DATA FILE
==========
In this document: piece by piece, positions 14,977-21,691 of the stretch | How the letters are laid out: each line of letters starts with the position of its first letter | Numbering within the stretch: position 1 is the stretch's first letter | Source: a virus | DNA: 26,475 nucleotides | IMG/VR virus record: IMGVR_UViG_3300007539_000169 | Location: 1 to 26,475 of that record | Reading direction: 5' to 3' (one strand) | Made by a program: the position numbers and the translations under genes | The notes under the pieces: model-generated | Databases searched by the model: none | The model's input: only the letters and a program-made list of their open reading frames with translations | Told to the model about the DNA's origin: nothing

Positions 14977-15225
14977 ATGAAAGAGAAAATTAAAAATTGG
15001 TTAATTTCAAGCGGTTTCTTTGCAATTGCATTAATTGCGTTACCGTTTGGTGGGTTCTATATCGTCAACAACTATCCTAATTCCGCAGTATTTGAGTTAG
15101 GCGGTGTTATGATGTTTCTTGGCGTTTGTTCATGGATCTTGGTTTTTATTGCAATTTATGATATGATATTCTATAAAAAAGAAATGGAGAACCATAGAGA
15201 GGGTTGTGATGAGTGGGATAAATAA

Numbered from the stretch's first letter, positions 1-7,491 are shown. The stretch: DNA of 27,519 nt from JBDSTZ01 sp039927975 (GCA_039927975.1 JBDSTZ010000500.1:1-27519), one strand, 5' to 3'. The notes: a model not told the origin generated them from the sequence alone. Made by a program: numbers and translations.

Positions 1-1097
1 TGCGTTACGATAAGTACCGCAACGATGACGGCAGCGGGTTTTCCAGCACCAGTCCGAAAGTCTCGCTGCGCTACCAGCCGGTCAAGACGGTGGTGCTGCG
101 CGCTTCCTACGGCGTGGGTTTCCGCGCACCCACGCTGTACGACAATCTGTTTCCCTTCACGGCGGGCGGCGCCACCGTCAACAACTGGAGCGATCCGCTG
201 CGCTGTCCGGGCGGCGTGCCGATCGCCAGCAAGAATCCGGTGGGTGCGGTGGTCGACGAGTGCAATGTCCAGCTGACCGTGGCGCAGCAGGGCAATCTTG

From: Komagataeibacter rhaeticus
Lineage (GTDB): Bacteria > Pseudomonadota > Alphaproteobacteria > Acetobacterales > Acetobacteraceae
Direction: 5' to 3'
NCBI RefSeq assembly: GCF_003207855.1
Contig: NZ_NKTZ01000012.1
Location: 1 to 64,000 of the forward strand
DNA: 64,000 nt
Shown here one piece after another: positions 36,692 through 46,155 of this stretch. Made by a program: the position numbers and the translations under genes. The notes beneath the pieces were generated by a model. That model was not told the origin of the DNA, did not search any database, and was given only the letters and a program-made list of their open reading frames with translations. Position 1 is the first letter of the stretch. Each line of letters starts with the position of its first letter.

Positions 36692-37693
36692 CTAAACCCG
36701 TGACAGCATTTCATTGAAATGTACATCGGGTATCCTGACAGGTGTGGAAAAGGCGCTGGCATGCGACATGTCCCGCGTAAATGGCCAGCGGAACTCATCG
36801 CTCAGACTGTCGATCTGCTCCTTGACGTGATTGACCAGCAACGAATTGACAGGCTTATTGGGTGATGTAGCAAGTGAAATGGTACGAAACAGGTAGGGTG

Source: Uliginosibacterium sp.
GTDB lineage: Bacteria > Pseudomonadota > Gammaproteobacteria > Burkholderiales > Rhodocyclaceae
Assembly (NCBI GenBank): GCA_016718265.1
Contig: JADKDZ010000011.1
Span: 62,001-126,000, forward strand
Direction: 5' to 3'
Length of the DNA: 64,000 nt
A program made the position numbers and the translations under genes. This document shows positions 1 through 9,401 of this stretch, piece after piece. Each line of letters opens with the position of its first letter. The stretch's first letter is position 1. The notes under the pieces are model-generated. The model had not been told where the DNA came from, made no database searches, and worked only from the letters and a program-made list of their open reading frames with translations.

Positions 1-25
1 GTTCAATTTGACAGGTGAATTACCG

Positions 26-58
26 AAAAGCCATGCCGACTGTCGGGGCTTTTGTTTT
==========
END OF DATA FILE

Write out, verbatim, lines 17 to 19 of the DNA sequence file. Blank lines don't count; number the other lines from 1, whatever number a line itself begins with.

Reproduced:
Location: 1 to 64,000 of the forward strand
DNA: 64,000 nt
Shown here one piece after another: positions 36,692 through 46,155 of this stretch. Made by a program: the position numbers and the translations under genes. The notes beneath the pieces were generated by a model. That model was not told the origin of the DNA, did not search any database, and was given only the letters and a program-made list of their open reading frames with translations. Position 1 is the first letter of the stretch. Each line of letters starts with the position of its first letter.